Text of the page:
This article first appeared in the HuffPost on 13/7/2016. The original text can be accessed via this link:https://www.huffingtonpost.co.uk/ahmad-alrashid/syria-refugee-crisis_b_10967290.html
It has been one year since I arrived in the UK coming from Syria. One year ago, I made the perilous journey from Syria all the way to the UK. I joined thousands of people who made the difficult choice to resort to the sea to escape the five-year long and brutal war in Syria. A war which has brought the country to its knees and forced half of the nation out of their homes and caused one of the worst humanitarian crises since World War Two.
I was among the lucky ones who made the journey and reached to the last destination safely, thousands of my fellow refugees couldn’t make it. I know of people whose journey was so short that it ended when they were shot dead while crossing the borders fleeing Syria. Others were more fortunate to survive siege, arrest, bombs, shells and knives in Syria, but they were less fortune when they faced the sea unprepared – they were traded by greedy smugglers and their lives were lost along with their bodies in the sea. Thousands of these desperate souls were lost for the sea, these souls tragedy became headlines for a couple of days and they were forgotten, their memories will not be forgotten by their loved ones.
My journey took me to different places and I met different people and faced death at multiple times while making the journey. I had one thing to get me going and that was hope. I had to develop this notion that things will get better if you are positive and hopeful. It was not an easy thing to develop to be honest, imagine spending five years in a war zone where all you see, feel read and write about is death and only death. Five years were enough to smash your own country, future, dreams and took away your loved ones. It is very difficult to find hope in a place struck by the worst forms of war. I had to look for hope in the tears of wretched mothers and the smiles of orphaned children. I had to search for hope among the rubbles of my destroyed city and dig deep in the history and read about how nations recovered from destructive wars and got back on their feet.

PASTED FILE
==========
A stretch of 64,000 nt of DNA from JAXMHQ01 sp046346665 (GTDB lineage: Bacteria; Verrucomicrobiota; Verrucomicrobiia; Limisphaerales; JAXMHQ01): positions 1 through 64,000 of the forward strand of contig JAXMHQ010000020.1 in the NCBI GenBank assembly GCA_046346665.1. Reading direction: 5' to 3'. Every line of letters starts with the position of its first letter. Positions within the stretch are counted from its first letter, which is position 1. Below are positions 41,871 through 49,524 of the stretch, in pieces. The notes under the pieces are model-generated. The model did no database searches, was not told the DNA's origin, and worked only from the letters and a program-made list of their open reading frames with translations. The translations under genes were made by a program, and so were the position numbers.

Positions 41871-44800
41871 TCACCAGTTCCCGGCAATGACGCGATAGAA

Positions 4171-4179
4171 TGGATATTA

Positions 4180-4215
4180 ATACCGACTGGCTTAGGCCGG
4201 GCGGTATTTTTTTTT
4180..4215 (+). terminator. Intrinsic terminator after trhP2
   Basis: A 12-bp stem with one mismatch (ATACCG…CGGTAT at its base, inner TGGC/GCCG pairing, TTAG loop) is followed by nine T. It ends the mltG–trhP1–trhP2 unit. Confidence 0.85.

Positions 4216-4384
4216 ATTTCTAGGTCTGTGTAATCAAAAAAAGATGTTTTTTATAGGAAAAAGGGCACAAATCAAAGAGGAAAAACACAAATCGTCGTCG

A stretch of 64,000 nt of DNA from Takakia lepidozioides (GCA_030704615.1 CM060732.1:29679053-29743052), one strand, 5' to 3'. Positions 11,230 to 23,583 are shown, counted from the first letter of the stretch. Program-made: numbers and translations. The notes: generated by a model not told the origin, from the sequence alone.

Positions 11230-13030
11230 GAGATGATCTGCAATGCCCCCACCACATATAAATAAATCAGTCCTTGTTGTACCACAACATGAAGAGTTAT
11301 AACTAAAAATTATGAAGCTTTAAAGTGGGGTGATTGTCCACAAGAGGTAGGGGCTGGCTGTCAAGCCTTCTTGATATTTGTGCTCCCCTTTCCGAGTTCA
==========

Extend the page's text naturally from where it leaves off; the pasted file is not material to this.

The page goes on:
It took me two months to get to the UK. I arrived in hiding in the back of a lorry because I didn’t find a better way to get here like normal people do. My nationality and war in my country had made it next to impossible to have a visa where you can fly to where you want with dignity and without the fear of being stopped, interrogated for very long hours or deported somewhere else.
I arrived in the UK and was so lucky to get the refugee status which meant I can stay in the country legally, work, study and thrive. I was over the moon when I heard this news, it meant that you are here now, you can start new, it is a new country, a new life and a new start. It wasn’t an easy start though, imagine yourself arriving in a new country and everything thing you have is only the clothes you are putting on.
Bureaucracy has made my new start difficult and challenging, I faced homeless and hard times. What made me overcome these difficult times was the great help and support I received from people I never knew before. I met wonderful people in the UK from all walks of life since my arrival. I was given a room in a house with an English family who shared their house, time and love with me. I spent about four months living with Nina and Timothy and they were always there for me whenever I needed advice and guidance.
I managed to get a family reunion visa for my family to come from Syria join me. This was great news for me but this news brought more pressure as I had to find a place for my family to live in. The pressure didn’t last for long when I was approached by a landlord who told me to move to one of his flats without paying a penny till I am back on my feet again. We had our flat fully furnished within 48 hours by a group of passionate volunteers.
The common thing among all of the people I came across was hope. We need hope now more than any time before, it is crucial to promote the narrative of hope and turn our failures and disappointments into opportunities. These are difficult times for all of us with all the mess in the world the narrative of hope will do us good to get over the difficulties and differences and work for a better tomorrow.